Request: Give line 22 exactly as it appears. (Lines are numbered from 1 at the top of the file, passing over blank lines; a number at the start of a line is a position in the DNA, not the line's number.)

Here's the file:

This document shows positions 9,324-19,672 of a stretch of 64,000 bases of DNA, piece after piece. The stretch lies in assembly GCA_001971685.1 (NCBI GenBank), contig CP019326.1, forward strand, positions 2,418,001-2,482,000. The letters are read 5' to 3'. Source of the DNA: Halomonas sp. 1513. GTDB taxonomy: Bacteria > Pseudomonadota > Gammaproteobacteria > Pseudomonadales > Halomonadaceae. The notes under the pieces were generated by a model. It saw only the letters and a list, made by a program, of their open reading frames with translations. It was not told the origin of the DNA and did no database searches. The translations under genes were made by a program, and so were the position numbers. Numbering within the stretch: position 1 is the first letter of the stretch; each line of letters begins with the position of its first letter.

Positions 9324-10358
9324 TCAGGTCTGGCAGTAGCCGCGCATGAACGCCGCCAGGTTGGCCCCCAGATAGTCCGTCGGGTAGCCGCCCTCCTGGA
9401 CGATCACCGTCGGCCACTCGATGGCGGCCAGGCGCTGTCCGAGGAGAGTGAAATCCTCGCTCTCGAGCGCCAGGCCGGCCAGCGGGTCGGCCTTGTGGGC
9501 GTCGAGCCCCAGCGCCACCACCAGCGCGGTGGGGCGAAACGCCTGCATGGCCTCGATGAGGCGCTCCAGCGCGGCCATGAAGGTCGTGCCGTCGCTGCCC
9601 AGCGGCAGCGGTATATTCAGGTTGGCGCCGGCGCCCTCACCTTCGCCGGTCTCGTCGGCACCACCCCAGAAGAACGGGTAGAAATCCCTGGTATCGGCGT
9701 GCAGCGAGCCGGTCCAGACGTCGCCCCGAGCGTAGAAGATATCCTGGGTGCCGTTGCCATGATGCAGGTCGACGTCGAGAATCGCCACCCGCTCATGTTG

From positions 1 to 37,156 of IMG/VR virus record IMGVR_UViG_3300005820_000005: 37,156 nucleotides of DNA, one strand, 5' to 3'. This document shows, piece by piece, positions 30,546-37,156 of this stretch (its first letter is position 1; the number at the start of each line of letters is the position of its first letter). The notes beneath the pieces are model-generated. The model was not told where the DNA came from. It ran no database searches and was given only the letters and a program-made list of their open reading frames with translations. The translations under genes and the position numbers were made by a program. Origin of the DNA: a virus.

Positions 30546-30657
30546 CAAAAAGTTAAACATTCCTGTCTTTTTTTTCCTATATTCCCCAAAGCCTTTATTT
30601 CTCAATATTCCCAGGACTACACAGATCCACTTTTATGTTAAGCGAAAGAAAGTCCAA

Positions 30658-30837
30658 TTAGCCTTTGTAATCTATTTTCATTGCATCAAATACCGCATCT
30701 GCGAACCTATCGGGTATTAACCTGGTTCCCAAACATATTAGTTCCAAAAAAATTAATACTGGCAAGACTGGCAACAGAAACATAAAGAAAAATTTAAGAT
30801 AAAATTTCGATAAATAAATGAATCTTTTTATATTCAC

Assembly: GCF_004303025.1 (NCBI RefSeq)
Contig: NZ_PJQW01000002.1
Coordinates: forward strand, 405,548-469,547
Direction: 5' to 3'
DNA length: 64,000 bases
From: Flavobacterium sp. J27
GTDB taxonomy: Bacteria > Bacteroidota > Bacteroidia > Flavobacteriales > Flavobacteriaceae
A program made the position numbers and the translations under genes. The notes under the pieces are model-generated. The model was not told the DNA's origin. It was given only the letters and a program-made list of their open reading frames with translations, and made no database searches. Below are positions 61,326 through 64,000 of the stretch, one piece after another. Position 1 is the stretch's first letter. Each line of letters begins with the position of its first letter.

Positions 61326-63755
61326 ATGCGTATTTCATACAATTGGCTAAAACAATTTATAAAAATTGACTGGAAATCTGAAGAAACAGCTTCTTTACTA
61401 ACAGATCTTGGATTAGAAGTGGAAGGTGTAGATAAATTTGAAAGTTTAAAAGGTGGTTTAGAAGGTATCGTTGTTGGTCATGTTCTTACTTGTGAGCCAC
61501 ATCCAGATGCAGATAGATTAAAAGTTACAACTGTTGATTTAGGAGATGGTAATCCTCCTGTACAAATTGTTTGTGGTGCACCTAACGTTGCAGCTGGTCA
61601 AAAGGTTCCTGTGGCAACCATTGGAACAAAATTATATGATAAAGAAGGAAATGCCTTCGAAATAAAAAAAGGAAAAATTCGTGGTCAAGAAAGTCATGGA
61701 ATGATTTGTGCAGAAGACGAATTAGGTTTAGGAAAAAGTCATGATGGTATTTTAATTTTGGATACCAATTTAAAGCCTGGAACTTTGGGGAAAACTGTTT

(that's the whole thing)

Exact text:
GTDB taxonomy: Bacteria > Bacteroidota > Bacteroidia > Flavobacteriales > Flavobacteriaceae